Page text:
G.R. No. 223732. Jan 16, 2019

THIRD DIVISION [G.R. No. 223732, January 16, 2019] ARSENIO N. ESCABUSA, PETITIONER V. VERITAS MARITIME CORP. AND TNCK KLINE AND/OR ERICSON MARQUEZ, RESPONDENTS.

This resolves a Petition for Review on Certiorari[1] of the November 13, 2015 Decision[2] and March 28, 2016 Resolution[3] of the Court of Appeals in CA-G.R. SP No. 134176. It affirmed the National Labor Relations Commission Decision,[4] which in turn upheld the Labor Arbiter's Decision[5] to dismiss Arsenio N. Escabusa's (Escabusa) Complaint for permanent disability benefits and his subsequent Motion for Reconsideration.

Veritas Maritime Corp. hired Escabusa as a bosun on board M/V Bangkok Highway,[6] a vessel owned by TNCK Kline.[7] The nine (9)-month employment contract entailed a monthly salary of US$599.00.[8] Escabusa claimed that his employment contract was a "renewal or re-engaged series contract"[9] with Veritas Maritime Corp. and TNCK Kline and/or Ericson Marquez (Veritas Maritime Corp., et al).

Escabusa underwent a pre-employment medical examination at the Kline Medical Center, and was declared fit for sea duty without restriction.[10] He boarded the vessel on October 15, 2011.[11]

Escabusa stated that his duties and responsibilities include "maintaining the cleanliness of the vessel's rooms, central room alleys[,] and small warehouse for equipment, as well as cleaning out steel rusts of the vessel's allevs, rooms, and floor, before applying them with thinners, paints[,] and chemicals."[12]

On February 10, 2012, while he was on official duty, Escabusa claimed that a thinner solution spilled over his face, neck, chest, and arm. These areas suffered a third-degree burn.[13]

Veritas Maritime Corp., et al. denied that Escabusa's duties as bosun involved an exposure to chemicals and other solvents.[14] They contended that Escabusa was "not tasked with painting and rust removal,"[15] rather, he was tasked "to supervise the deck-ratings on-board vessel and ensure that the deck ratings are performing their duties properly."[16]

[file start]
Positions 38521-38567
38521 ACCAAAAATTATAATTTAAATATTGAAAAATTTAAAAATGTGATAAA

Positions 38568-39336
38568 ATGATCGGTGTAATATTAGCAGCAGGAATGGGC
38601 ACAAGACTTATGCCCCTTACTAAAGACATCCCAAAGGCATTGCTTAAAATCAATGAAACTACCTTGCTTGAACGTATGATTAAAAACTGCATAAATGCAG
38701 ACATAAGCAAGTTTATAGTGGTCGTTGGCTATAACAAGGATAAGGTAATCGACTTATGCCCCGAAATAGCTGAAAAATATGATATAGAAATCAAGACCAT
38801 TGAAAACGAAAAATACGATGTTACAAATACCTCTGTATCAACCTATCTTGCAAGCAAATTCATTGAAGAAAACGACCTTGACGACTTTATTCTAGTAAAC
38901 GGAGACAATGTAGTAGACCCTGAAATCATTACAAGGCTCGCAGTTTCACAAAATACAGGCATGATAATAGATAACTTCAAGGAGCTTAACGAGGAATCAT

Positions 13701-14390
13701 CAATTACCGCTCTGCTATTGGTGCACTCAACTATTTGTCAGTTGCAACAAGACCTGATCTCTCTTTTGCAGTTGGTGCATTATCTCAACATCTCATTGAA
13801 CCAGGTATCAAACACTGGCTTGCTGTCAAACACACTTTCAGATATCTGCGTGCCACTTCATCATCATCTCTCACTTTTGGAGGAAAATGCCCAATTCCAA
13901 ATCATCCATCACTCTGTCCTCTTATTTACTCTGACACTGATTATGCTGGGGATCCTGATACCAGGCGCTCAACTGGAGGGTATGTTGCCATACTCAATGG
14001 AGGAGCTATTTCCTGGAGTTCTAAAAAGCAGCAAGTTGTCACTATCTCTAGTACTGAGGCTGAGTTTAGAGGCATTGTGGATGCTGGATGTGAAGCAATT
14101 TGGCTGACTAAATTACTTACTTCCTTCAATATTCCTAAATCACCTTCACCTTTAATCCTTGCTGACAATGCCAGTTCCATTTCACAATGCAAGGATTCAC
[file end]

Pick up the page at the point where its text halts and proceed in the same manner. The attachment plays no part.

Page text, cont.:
When the vessel reached the port in Korea, Escabusa was brought to Dr. Kim Sung Jin, who diagnosed[17] him to have suffered about a 15% to 20% third-degree burn. The physician declared him unfit for work, and recommended that he be immediately hospitalized for special burn treatment.[18]

Once he arrived in the Philippines on February 23, 2012, Escabusa reported to Veritas Maritime Corp. and the company-designated physician, Dr. Ana Ma. Luisa Javier (Dr. Javier) of the Manila Doctors Hospital.[19] He was later placed under the care of a dermatologist, Dr. Mary Ann Abesamis (Dr. Abesamis), who diagnosed him with contact dermatitis.[20]

On May 25, 2012, Dr. Abesamis[21] declared him fit to go back to work.[22]

Escabusa consulted another dermatologist at the St. Luke's Medical Center, Dr. Lonabel A. Encarnacion (Dr. Encarnacion), who performed a patch test on him.[23] Its result, dated June 22, 2012, showed:
The 70-allergen patch test series showed the following reaction:
#7. Nickel Hexahydrate - +1, +1
#19. Fragrance Mix - +2, +2
#55. Clioquinol-+1,+1
These are weak patch test positive reactions. This is signed out as NEGATIVE Patch Test. This means that the patient has IRRITANT CONTACT DERMATITIS[.]

Recommendation:
1. Avoid exposure to usual strong chemicals like thinner and other solvents.

2. Use moisturizers to prevent drying of skin specially (sic) during cold weather and in cold air conditioned areas.[24]
Escabusa also consulted Dr. James G. Sombrio of the Ramiro Community Hospital in Tagbilaran City, Bohol,[25] who allegedly declared "thatheisnotyetwell[.]"[26]

On July 27, 2012, Escabusa filed a Complaint against Veritas Maritime Corp., et al. for payment of total and permanent total disability benefits, moral and exemplary damages, and attorney's fees.[27]

In a January 31, 2013 Decision, the Labor Arbiter dismissed Escabusa's Complaint for lack of merit,[28] giving more credence to the medical findings of Dr. Abesamis, who declared Escabusa as fit to, go back
to work.[29]

On Escabusa's Appeal, the National Labor Relations Commission affirmed the Labor Arbiter's Decision. In its October 30, 2013 Decision, it "ruled that only the company-designated physician's finding could be considered, pursuant to Section 20(B) of the [Philippine Overseas Employment Administration] Standard Employment Contract, which requires the opinion of a third physician agreed upon by the parties if the findings of the company-designated physician and the physician appointed by the worker are different."[30]

Escabusa filed a Motion for Reconsideration, which the National Labor Relations Commission denied in its January 15, 2014 Resolution.[31]